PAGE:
Preserving mangoes through dehydration (drying) is one the best and easiest ways to store them because dried mango tastes nice, is a very healthy snack, it’s not messy to eat, and it lasts a long time in the pantry.
To buy this organic gourmet snack from a health food store or supermarket usually costs over $60 per kilogram! Therefore, making your own dehydrated mango definitely saves money whether you buy the mangoes fresh (at the right price) or grow them yourself.
We have about 10 mango trees on our small property so we usually produce more mangoes than we can eat fresh or give away and whilst mangoes can be preserved in many different ways my preferred method is dehydration because:
- There’s no cooking required and that means more nutrients remain in the fruit and it’s less fuss to do;
- Dried mango pieces are convenient to use for snacks (like kids lunches, parties, hiking, camping), or in cooking, desserts, and a myriad of other ways;
- It doesn’t need to be refrigerated and can be stored in a cupboard/pantry saving valuable fridge and freezer space; and
- Dehydrated mango pieces taste awesome! It’s like eating a concentrated mango lolly but with all the goodness of pure fruit.
The other often overlooked point about preserving your own mangoes (or any fruit) is it's a good way to "save" those mangoes which are not in the best condition. That is, any mangoes which are bruised, going to spoil fast due to disease/insect bite, or ripening too fast, can be cut up with the bad discarded and the good bits preserved to eat at our leisure. Then, there's no need to get "sick" gorging ourselves full of mango just because they needed to be eaten before they went rotten.
To effectively dehydrate mangoes you’ll need a food dehydrator so if you don’t have one and are looking, I recommend the larger square/rectangle types. Whether you decide to buy the expensive branded dehydrators or the much cheaper Chinese versions it’s up to you, but I would personally not get the rounded stacked dehydrators – I purchased my dehydrator from eBay here.
How to dehydrate mangoes
Firstly, the main equipment & ingredients required are:
- Food dehydrator;
- Bowl with about 1 litre of water;
- Mangoes (quantity of);
- Citric acid 1 x teaspoon (or about ½ cup freshly squeezed lemon juice);
- Icing sugar (just a small amount).
Step 1 – Peel and cut up Mangoes
Remove the skin of the mangoes and then cut them into slices about 1 cm thick x 4 cm wide. It doesn’t really matter too much about sizes or widths just do your best to cut the mango from the seed and try keeping the thickness to about 1 cm where possible.
Step 2 – Citric acid dip
Mix the teaspoon of citric acid (or ½ cup lemon juice) with a litre of water into a bowl. Place the sliced mango into the water as you cut it up.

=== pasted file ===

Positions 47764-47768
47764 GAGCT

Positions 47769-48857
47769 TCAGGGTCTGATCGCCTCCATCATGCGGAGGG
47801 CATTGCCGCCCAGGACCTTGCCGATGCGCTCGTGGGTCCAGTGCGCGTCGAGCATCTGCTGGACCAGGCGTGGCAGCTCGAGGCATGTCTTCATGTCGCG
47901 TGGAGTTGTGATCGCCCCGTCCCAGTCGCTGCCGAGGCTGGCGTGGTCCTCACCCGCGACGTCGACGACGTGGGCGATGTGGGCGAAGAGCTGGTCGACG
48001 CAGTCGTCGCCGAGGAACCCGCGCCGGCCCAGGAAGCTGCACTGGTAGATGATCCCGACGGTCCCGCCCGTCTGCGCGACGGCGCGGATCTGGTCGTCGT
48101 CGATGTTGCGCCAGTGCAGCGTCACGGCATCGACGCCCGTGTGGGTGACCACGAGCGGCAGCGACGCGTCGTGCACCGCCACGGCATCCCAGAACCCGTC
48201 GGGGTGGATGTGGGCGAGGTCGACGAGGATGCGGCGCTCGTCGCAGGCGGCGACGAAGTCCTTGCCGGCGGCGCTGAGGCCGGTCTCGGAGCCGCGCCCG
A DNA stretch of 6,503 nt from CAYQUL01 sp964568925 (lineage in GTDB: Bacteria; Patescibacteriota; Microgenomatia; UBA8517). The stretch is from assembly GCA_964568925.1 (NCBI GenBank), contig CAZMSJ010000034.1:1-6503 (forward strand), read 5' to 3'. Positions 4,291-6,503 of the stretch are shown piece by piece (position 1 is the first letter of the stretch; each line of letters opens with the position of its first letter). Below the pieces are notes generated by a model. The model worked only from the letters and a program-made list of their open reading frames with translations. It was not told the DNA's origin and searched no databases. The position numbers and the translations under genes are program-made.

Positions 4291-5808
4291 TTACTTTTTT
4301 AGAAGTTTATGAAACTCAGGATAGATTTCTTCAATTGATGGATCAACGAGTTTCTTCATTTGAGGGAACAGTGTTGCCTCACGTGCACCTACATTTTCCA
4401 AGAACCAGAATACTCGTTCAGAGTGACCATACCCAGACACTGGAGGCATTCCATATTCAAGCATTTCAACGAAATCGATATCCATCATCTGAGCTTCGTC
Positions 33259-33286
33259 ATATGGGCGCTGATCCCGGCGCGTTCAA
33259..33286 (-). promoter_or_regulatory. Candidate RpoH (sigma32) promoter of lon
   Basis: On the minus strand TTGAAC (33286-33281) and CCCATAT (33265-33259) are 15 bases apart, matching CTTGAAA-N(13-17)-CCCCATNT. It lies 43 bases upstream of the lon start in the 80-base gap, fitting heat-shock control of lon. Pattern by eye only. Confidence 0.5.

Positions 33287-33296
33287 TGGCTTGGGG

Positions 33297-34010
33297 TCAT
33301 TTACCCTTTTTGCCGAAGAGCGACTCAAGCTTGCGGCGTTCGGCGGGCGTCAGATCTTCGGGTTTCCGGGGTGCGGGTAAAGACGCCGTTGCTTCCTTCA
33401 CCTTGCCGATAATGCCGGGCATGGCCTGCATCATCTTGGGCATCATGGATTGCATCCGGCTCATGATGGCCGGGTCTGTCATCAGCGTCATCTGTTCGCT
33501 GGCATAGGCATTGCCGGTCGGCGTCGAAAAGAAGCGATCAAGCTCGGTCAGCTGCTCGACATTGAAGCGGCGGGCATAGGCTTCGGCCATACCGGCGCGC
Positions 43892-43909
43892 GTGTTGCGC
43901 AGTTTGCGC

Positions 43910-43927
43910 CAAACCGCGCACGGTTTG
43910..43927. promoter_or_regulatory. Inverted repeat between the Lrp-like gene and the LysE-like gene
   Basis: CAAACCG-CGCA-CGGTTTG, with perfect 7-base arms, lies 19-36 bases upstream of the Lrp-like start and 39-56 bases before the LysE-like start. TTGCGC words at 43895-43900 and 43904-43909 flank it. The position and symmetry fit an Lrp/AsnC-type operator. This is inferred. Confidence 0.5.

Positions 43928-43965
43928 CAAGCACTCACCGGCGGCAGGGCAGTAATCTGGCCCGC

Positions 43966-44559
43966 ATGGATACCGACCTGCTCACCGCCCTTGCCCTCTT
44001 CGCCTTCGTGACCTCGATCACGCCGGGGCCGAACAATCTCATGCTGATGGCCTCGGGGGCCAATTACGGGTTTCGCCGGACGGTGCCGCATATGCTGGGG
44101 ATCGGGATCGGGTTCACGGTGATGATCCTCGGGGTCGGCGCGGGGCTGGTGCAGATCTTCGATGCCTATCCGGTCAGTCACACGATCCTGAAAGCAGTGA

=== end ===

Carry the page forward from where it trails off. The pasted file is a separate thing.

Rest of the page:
Citric acid is a natural derivative of citrus (usually lemons) in a powdered form and is used to stop the mango from oxidising and going brown so it will retain its vibrant orange colour when dried.
If you’d rather not use citric acid or lemon juice the end product will look a little brownish but still taste fine.
Step 3 – Dehydrating
Place the sliced mango onto the dehydrator tray/s evenly spaced apart and then straight into the food dehydrator set on 55 °C (131 °F) for about 18 hours or until the mango pieces are dried and not sticky to touch but still pliable. The mango pieces should not be over dried and crunchy as it is best left a little softer; however, if you do over-dry the mango it will still taste good albeit a little hard to chew.
Step 4 – Dusting and storing (this is optional and certainly not necessary)
Dust dried mango with icing sugar by adding 1 x teaspoon of icing sugar to a sandwich bag full of dried mango and shake until all pieces are dusted. You only need a small amount of icing sugar to coat the mango pieces.
The icing sugar helps prevent the dehydrated mango from collecting moisture (keeps it dry) plus it also counteracts the tartness of the citric acid or lemon juice.
Store the mango pieces in sealed containers or simply in plastic zip-lock bags and place them into the cupboard or pantry. Dried mango pieces should last at least 6 months.
We often think of exotic tropical fruits like mangoes as something best eaten in its true form: in season, plump, sweet, and juicy. That’s very true, however, it’s also true mangoes can’t be produced all year round locally so it makes sense to look at ways to enjoy this wonderful fruit out of season and there’s no better way than through dehydration.
Next time you go down the preserved fruit aisle at the supermarket, take note of the price for a small bag of dried mango – it’s ridiculous for something that is just so easy to make at home!
Talk about this below or in our forum under the Preserving section.
Mark Valencia – Editor SSM
Look, and see the Earth through her eyes…